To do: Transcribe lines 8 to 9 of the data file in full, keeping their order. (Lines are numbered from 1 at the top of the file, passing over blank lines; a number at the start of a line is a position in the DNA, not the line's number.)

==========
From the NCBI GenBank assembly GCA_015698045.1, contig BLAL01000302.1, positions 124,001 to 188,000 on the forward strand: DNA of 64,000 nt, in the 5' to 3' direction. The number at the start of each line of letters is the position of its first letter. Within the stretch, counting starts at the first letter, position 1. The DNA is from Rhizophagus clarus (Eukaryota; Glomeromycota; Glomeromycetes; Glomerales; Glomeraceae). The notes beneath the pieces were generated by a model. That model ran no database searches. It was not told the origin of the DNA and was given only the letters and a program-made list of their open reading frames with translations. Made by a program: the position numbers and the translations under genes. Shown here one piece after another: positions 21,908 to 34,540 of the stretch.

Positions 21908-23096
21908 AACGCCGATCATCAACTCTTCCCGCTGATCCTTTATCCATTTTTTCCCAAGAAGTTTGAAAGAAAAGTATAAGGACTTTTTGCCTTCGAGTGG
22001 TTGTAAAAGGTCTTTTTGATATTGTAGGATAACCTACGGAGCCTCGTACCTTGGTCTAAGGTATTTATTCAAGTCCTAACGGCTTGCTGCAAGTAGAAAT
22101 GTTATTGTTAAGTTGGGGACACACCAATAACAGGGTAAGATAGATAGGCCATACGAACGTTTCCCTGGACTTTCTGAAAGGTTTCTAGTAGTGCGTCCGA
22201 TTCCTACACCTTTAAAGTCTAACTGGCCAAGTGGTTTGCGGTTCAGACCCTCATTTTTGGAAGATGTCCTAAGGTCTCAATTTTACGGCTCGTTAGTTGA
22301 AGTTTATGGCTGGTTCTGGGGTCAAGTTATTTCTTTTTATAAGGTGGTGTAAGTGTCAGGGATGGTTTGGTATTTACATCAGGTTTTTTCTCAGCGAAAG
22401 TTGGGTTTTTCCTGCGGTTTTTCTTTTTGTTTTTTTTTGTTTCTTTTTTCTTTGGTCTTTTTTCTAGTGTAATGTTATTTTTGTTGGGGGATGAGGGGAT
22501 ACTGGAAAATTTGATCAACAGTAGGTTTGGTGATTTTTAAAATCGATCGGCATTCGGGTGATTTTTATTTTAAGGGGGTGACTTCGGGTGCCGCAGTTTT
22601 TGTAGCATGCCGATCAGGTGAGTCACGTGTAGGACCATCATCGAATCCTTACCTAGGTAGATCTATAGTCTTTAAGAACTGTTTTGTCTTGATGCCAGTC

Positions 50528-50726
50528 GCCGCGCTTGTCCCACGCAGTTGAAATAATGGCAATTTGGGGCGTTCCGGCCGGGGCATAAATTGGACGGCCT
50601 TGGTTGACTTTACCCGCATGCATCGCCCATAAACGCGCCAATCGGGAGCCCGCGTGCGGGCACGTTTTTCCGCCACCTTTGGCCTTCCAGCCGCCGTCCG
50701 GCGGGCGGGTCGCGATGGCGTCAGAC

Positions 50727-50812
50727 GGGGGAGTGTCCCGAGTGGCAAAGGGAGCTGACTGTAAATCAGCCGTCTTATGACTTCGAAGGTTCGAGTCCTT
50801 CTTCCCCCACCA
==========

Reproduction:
22401 TTGGGTTTTTCCTGCGGTTTTTCTTTTTGTTTTTTTTTGTTTCTTTTTTCTTTGGTCTTTTTTCTAGTGTAATGTTATTTTTGTTGGGGGATGAGGGGAT
22501 ACTGGAAAATTTGATCAACAGTAGGTTTGGTGATTTTTAAAATCGATCGGCATTCGGGTGATTTTTATTTTAAGGGGGTGACTTCGGGTGCCGCAGTTTT